Left Fender. The dents on top is the one I did.
The fender also had other issues.
And this.

To gain access to the dents, I removed the headlight bucket from the fender.
Here is another picture, of where the headlight bucket sits on the car.
Looking at that picture, you can see how dirt could get in front of the core support, on top of the headlight bucket, and the dirt gets trapped there, and just stays there. Water gets thrown up there, and it sits and rusts.
I took a picture of a section of the bucket I cut out, right after I cut it out.
Here is a patch I made, when I was in the process of fitting the patch to the hole.
And after trimming it to size, and tack welding it in place.

A few welding tips, although I am in no position to give welding advise.
I backed up the patch when I was welding it in with a piece of flattened copper pipe.
It was bugging me holding the MIG welding gun and cable, so I tied a piece of twine to a garage rafter, and then tied it around the middle of the cable, so I was not having to hold the weight of the cable when trying to position the welding gun tip.
Back to the welding., I did some grinding also, no pictures of grinding.
More welding,
Grinding, this is the back side. Some of the smaller holes, I just backed up from the front side with the copper, and just filled the holes with weld bead, and ground it down.
More welding and grinding. This is the front side.
And done.

Another tip. I grind the tops of the weld beads off with a cutoff wheel, in a die grinder, and I also found some abrasive nylon rotary brushes at Ace hardware, that also work pretty good for removing rust, and paint from body parts. The nylon brushes do not work well at too high of a speed, or pressure, so I just run them in this drill. This drill only locks on at "full throttle" so I put this hose clamp on the trigger, and I can adjust the drill speed from top RPM of the drill to not spinning at all, just growling a little.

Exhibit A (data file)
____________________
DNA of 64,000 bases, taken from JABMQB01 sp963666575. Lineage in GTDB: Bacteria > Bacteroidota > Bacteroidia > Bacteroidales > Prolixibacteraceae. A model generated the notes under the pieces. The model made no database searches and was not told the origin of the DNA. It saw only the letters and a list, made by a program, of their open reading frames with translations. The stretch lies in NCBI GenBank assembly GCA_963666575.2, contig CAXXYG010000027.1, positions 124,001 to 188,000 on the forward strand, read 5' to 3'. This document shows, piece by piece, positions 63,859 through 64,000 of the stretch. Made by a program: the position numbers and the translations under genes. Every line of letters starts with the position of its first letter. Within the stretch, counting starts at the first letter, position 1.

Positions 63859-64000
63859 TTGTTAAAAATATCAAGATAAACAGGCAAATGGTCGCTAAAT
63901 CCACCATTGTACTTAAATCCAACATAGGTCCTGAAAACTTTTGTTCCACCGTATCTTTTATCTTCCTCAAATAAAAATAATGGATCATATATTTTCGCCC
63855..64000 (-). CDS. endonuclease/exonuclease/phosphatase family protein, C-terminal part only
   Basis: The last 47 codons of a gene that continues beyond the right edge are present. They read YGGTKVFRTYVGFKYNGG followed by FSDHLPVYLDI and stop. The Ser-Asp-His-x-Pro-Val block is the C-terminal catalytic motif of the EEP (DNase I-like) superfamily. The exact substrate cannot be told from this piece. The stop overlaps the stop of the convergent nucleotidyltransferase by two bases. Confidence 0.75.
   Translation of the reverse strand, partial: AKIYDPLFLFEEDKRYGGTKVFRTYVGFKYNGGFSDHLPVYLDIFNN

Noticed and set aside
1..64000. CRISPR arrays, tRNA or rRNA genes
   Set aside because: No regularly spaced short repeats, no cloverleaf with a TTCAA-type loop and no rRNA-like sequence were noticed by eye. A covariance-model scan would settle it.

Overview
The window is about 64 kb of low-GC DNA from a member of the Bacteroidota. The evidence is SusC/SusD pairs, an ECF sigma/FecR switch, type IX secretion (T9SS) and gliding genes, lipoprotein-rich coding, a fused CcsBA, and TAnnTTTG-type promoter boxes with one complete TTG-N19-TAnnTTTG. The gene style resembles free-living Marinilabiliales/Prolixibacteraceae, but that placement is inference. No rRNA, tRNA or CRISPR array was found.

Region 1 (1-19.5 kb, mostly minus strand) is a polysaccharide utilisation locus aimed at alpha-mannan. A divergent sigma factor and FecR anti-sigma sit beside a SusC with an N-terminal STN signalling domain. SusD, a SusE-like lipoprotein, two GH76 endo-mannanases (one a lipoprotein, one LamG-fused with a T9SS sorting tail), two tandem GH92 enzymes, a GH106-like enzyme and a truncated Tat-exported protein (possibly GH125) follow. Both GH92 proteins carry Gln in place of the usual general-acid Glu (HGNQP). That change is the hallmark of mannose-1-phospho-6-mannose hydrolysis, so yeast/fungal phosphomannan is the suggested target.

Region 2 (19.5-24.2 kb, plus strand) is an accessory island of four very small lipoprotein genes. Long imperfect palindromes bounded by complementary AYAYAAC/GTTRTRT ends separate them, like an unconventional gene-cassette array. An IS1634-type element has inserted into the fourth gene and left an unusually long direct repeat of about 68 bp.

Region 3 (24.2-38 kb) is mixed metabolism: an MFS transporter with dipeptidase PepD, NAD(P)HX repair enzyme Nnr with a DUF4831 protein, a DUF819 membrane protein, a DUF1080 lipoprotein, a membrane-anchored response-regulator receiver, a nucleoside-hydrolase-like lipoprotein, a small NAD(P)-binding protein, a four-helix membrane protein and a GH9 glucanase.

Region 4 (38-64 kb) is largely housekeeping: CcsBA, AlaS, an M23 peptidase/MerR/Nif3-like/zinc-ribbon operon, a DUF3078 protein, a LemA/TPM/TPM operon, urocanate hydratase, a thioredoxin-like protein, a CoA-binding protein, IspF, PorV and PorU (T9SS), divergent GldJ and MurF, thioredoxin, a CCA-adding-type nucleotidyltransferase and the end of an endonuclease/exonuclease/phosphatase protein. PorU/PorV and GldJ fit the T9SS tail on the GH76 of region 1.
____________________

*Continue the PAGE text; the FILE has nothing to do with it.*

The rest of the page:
Here is another way to hold the fender.
Bolt the fender to an old 2x6,
and clamp the 2x6 to a bench.

Here is the right fender.
and the left fender.

  • Like 2
Link to comment
  • 2 weeks later...

It has been a few busy days, it is Monday morning, but I did do some work in Ratsun recently.

The right rear tire was not holding air, it would leak down to the rin in about a day, and recently, in about 6 hours.

I took that wheel and tire off the truck, and hauled it down to a service station, and just told then to take the tire off the wheel, and they did, for a price. That was last Thursday.

On Friday morning, I had some time, so I got a big angle grinder, with a pretty aggressive wire cup wheel, and cleaned a lot of rust and scale off the inside of the wheel. where the tire bead sits and seals.

After that, I cleaned some rust flakes off the tire bead too, with a small wire wheel, in a drill. Then I put the tire back on the wheel, with just two motorcycle tire irons, and in one part a crowbar. At first, I used diluted dishwashing detergent as a tire lube, but then I switched to shaving creme for the second bead.